The only group that has put out more great records than Spoon this decade is Jack and Meg White’s band. When you add the top-notch work he did with The Raconteurs and Loretta Lynn, Jack White has become the most important figure in music today. Every time I wonder how they will be able to tweak their basic sound enough to keep things fresh, the Stripes add bagpipes and some flamenco horns and bam they sound just as fresh as ever. Jack White knows how to make music sound like it was recorded in the 60’s, but with all the dynamics of today. Like Spoon, Icky Thump isn’t their best work, but it still charts highly in 2007.
5. Spoon- Ga Ga Ga Ga Ga
Back in the 90’s, when Spoon was seen as a second-rate Pavement, it would have been hard to imagine they would be the the big deal and Stephen Malkmus would be kicking around an up and down solo career. Their previous release, Gimme FIction, put them on the map, but I think it is my least favorite of the excellent past 4 albums they have put out since 2001. If you are unfamiliar with them, British falsetto and the clap heavy percussion brings funk to their unique sound. This is the formula for Spoon and while I don’t like Ga Ga Ga Ga Ga as much as 2002’s Kill the Moonlight, it still demands attention on any list of the best of 2007. `
6. 1990’s- Cookies
If you want to hear the greatest Kinks record since State of Confusion, look no further than the 1990’s. I’m a fan of Louis XIV, but they are more of singles band, where the 1990’s made a complete recording of 60’s Brit-pop of the Kinks done with the arena rock polish of the Kinks of the 80’s. I really dig the Scottish music scene with bands like Snow Patrol, Franz Ferdinand, The Fratelli’s, Mogwai, Paolo Nutini, and The View all making interesting music. The 1990’s might have a retro sound, but it is the most infectious record I heard all year.
7. The National- Boxer
The lo-fi record of the year, Matt Beringer’s low register voice brings a weariness to these passionate songs like if Leonard Cohen could really sing. I hear flourishes that remind me of the best work of Mark Eitzel and the Joy Division/Bauhaus instrumentation on most of it makes the Boxer a gloom rock classic.
8. New Pornographers- Challengers
This Canadian group has always been more of a singles act to me. Their previous release, Twin Cinema, was lauded by many critics, but it was a big disappointment to me, as the hooks didn’t hook me. I actually had liked band members Neko Case and A.C. Newman’s solo works better. Not anymore, as the great indie pop record they always had in them finally came together with Challengers. The harmonies, the hooks, the strings, it has song after song that makes me wish I had the money to buy an AM radio station and play these 70’s singles right next to 10cc, Stealers Wheel, Big Star, and The Raspberries.
9. Dan Wilson- Free Life
I will start my review of this record using a quote by Wilson on who his influences are.”
I’m heavily influenced by Joni Mitchell, Eddie Money, Beatles, Radiohead, Jaco Pastorius, Miles Davis, Pink Floyd, Neil Young. I’m lightly but happily influenced by Smashing Pumpkins, Elliot Smith, Bryan Adams, Pat Metheny, REM, Sigur Ros.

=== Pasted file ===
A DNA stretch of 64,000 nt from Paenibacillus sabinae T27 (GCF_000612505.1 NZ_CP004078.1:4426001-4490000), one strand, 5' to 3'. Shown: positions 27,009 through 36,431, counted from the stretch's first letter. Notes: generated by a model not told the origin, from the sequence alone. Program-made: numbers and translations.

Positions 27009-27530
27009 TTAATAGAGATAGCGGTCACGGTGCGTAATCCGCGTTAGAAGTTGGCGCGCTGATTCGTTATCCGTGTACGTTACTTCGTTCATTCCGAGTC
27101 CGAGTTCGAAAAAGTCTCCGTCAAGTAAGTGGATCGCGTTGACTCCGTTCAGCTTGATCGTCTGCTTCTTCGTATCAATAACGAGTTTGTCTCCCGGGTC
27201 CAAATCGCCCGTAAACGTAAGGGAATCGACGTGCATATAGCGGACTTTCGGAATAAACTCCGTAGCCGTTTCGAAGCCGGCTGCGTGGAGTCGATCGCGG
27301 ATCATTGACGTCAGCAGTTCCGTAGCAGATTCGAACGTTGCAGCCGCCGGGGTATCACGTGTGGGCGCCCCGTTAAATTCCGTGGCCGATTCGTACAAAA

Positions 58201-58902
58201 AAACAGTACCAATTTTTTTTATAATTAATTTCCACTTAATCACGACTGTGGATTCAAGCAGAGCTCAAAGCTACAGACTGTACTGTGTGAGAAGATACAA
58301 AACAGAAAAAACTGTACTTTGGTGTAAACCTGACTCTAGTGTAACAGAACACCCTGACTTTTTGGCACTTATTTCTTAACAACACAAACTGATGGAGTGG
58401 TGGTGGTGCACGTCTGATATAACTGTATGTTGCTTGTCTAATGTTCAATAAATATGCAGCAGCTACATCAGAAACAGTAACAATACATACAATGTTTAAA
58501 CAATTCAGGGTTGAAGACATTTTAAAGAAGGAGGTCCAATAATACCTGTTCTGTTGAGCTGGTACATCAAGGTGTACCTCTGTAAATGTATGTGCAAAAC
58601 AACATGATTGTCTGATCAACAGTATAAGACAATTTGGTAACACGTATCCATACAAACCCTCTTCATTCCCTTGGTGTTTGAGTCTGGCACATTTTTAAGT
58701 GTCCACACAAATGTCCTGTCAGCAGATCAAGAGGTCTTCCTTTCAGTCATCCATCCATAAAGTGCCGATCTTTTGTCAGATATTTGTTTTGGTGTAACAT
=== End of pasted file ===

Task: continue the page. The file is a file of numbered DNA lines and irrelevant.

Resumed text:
Any artist that puts Eddie Money, Radiohead, Pink Floyd and Miles Davis in his list of major influences is someone I’m guessing I’m going to dig. In Dan Wilson’s case, I have since his days fronting the cirminally underrated band, Semisonic. While Free Life is not quite on the level of his work with Semisonic, it has a trancendent quality that few artists can manage. While many think of him as the guy that did Closing Time, Wilson won a Grammy last year for song of the year for Not Ready to Make Nice, which he wrote with the Dixie Chicks. One of the other great songs he wrote for their album, Easy Silence, he covers on Free Life. In a year that was weak for singer/songwriter types, Free Life is a dreamy gem you should take a listen to.
10a. James Blunt- All the Lost Souls
I was really surprised how much I liked this recording, considering that I thought Blunt’s blockbuster debut was pretty much crap. Of course, this was a financial flop, but it is a great pop record and huge leap forward artistically. Reminds me of the best elements of the Bee Gees, if they had never done Saturday Night Fever and were fronted by Leo Sayer.
10b. Rooney- Calling the World
Have you been looking for Weezer’s version of Night at the Opera? Well, here is the closest thing you are going to find. Really fun powerpop.
It is sad to me what is happening in music, as artists are becoming singles machines. Similar to the 50’s, when 45’s were king, now downloads have left the long playing release a second class citizen. I was really disappointed by hip hop in 2007, as my list denotes. The biggest disappointment was Bruce Springsteen’s Magic, which was so overproduced it destroyed the orgainc feel that makes the E Street Band, Sure, Springsteen has used the Wall of Sound approach on a lot of his records, but this time Brendan O’Brien has recorded the thing so loudly that all the instruments blend into each other. A few songs are so good that they transcend this overproduction, but not many. By the way, I’m only giving partial blame to O’Brien, as I figure the Boss ididn’t just sit by quietly and let him make all the decisions on how the record sounds.